Bride goes on horse to groom's house, asks for his hand
Bagish K Jha, TNN | Apr 26, 2013, 12.52 PM IST
Normally, boys consider it their birth right to take out the baraat.
But for Praveen Patidar, 30, a state government employee, seeing his wife coming to marry him
on a horse was a matter of pride..
INDORE: Rajni, a 25-year-old law student, dressed in best bridal finery, mounted a horse and took her baraat (marriage procession) to the groom's house through her village. After an hour-long marriage procession and dancing on the streets, she went to mandap (pandal) and asked the groom to marry her.
Unbelievable though it may sound, but that is exactly what happened at a marriage in Satwara village of Khandwa district of Madhya Pradesh.
The unique tradition — 'Kanya Ghatari' — which was practised by the Patidar community, wherein the bride takes her baraat to the groom's place, had long been forgotten, was brought alive. Senior members of the community endorsed Rajni's initiative to revive the age old tradition and lavished praise on her.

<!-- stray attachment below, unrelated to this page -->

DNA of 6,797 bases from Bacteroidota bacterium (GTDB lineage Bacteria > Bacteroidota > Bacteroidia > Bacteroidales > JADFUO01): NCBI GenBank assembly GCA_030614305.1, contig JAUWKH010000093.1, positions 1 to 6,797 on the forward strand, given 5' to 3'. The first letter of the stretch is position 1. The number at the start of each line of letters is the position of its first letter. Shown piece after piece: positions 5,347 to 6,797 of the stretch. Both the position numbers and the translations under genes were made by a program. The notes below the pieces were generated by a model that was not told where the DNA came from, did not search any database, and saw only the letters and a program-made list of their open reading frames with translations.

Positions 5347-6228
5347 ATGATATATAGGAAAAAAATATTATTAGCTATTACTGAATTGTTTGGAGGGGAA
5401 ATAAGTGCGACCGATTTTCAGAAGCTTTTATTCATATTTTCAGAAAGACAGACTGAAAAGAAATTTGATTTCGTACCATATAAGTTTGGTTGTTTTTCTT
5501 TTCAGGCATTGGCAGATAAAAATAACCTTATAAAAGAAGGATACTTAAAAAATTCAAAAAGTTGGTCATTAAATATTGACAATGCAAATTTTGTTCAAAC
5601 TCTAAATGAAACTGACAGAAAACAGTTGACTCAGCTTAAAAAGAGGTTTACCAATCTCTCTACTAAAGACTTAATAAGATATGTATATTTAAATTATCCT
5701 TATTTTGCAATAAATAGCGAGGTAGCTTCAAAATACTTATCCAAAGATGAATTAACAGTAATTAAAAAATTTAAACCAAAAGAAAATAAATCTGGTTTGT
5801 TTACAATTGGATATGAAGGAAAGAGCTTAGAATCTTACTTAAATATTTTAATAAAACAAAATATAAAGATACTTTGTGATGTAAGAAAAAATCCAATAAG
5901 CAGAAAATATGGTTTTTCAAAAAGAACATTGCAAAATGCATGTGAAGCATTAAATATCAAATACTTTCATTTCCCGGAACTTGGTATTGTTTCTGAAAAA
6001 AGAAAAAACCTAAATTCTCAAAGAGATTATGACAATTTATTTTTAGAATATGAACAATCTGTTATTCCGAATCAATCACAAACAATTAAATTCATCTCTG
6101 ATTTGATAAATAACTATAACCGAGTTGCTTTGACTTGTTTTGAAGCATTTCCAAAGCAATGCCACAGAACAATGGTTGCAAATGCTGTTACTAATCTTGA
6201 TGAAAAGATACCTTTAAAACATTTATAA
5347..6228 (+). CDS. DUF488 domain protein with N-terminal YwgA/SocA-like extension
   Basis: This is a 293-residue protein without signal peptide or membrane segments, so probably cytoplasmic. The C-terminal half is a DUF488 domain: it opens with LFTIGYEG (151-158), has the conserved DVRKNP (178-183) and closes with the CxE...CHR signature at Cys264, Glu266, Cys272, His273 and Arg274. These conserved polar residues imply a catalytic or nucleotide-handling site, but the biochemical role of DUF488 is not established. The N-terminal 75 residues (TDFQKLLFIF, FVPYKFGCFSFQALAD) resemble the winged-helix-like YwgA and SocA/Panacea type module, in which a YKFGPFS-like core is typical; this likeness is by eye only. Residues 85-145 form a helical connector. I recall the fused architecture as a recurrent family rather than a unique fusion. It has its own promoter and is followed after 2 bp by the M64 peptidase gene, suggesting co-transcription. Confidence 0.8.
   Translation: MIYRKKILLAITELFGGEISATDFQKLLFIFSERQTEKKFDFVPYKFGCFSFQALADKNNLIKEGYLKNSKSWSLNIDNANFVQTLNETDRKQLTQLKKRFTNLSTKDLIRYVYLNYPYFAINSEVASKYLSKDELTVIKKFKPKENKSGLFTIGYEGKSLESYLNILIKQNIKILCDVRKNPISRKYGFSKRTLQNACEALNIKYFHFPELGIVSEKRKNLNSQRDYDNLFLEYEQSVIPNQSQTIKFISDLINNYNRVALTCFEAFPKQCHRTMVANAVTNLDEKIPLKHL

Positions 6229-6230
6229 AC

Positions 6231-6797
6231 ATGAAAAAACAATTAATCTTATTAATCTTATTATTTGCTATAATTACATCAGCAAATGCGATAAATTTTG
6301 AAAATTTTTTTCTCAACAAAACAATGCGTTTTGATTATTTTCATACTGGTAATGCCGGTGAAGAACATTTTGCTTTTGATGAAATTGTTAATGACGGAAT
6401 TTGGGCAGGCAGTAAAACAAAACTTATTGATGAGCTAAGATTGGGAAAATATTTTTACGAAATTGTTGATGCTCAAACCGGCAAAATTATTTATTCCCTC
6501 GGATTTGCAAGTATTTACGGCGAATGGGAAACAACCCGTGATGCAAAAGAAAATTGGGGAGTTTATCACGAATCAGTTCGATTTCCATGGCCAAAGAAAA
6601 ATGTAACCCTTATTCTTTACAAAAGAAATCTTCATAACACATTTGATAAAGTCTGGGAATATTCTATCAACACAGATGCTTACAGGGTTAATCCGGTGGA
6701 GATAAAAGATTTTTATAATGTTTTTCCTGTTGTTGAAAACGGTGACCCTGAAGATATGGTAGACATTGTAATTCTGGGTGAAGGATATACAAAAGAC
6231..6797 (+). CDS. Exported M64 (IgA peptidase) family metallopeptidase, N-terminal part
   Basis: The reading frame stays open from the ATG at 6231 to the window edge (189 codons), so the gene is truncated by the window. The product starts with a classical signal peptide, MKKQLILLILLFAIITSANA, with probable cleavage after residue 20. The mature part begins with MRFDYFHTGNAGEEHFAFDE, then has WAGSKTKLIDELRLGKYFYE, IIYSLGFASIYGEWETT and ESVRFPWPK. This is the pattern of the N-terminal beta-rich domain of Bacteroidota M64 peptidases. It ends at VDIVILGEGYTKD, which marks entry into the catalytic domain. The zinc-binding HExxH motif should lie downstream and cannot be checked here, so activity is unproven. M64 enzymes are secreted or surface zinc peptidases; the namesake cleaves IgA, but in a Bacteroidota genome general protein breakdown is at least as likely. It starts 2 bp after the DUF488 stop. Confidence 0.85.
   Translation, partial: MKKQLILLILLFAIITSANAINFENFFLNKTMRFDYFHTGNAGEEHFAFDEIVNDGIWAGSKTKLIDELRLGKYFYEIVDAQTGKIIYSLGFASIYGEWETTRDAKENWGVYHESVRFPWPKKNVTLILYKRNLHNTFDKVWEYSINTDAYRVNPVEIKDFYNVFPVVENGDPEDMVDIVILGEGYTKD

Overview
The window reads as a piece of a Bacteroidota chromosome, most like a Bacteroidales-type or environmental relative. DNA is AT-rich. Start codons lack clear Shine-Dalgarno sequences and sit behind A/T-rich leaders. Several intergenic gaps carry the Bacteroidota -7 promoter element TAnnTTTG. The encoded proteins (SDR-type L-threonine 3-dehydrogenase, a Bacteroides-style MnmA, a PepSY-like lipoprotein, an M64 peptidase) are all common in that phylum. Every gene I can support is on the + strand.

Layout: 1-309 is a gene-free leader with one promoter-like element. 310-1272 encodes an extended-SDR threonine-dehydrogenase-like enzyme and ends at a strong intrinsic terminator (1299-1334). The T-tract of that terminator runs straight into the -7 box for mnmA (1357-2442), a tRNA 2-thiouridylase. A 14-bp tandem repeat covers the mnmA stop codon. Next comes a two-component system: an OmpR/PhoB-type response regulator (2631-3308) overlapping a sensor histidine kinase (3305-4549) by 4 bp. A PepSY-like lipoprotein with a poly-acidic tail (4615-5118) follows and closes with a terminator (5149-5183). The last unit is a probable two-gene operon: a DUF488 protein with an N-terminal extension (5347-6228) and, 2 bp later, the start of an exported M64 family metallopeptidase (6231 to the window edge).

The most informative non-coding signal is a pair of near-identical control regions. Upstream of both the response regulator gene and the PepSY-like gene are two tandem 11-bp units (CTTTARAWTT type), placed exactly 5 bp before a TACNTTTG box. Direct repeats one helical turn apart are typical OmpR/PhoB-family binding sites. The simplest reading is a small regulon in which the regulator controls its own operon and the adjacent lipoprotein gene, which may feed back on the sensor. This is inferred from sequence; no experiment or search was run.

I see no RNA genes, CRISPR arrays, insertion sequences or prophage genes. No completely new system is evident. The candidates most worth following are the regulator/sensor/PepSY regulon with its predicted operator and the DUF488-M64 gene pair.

Rajni, who got married two days ago, initially felt a little awkward at the idea of riding a horse and taking the baraat to the groom's place. "I realized that the idea was to empower women and this practice would certainly eradicate many evils in the society," she said.
Normally, boys consider it their birth right to take out the baraat. But for Praveen Patidar, 30, a state government employee, seeing his wife coming to marry him on a horse was a matter of pride.
Groom's father Ishwarlal Patel said that even on the wedding card that was printed a month ago, there was a message of women empowerment. He said his family wished that their daughter-in-law would take her baraat to their house.
About the tradition, he said first the bride was offered coconut by her parents. After completing the ritual, the girl mounted the horse and led the baraat from her house, which after passing from the narrow lanes of village, reached the groom's place.
The girl then came up to the mandap (pandal) on the horse and proposed the groom, asking him whether he would marry her. Waiting family members of the groom welcomed the bride. Thereafter, the marriage was solemnized.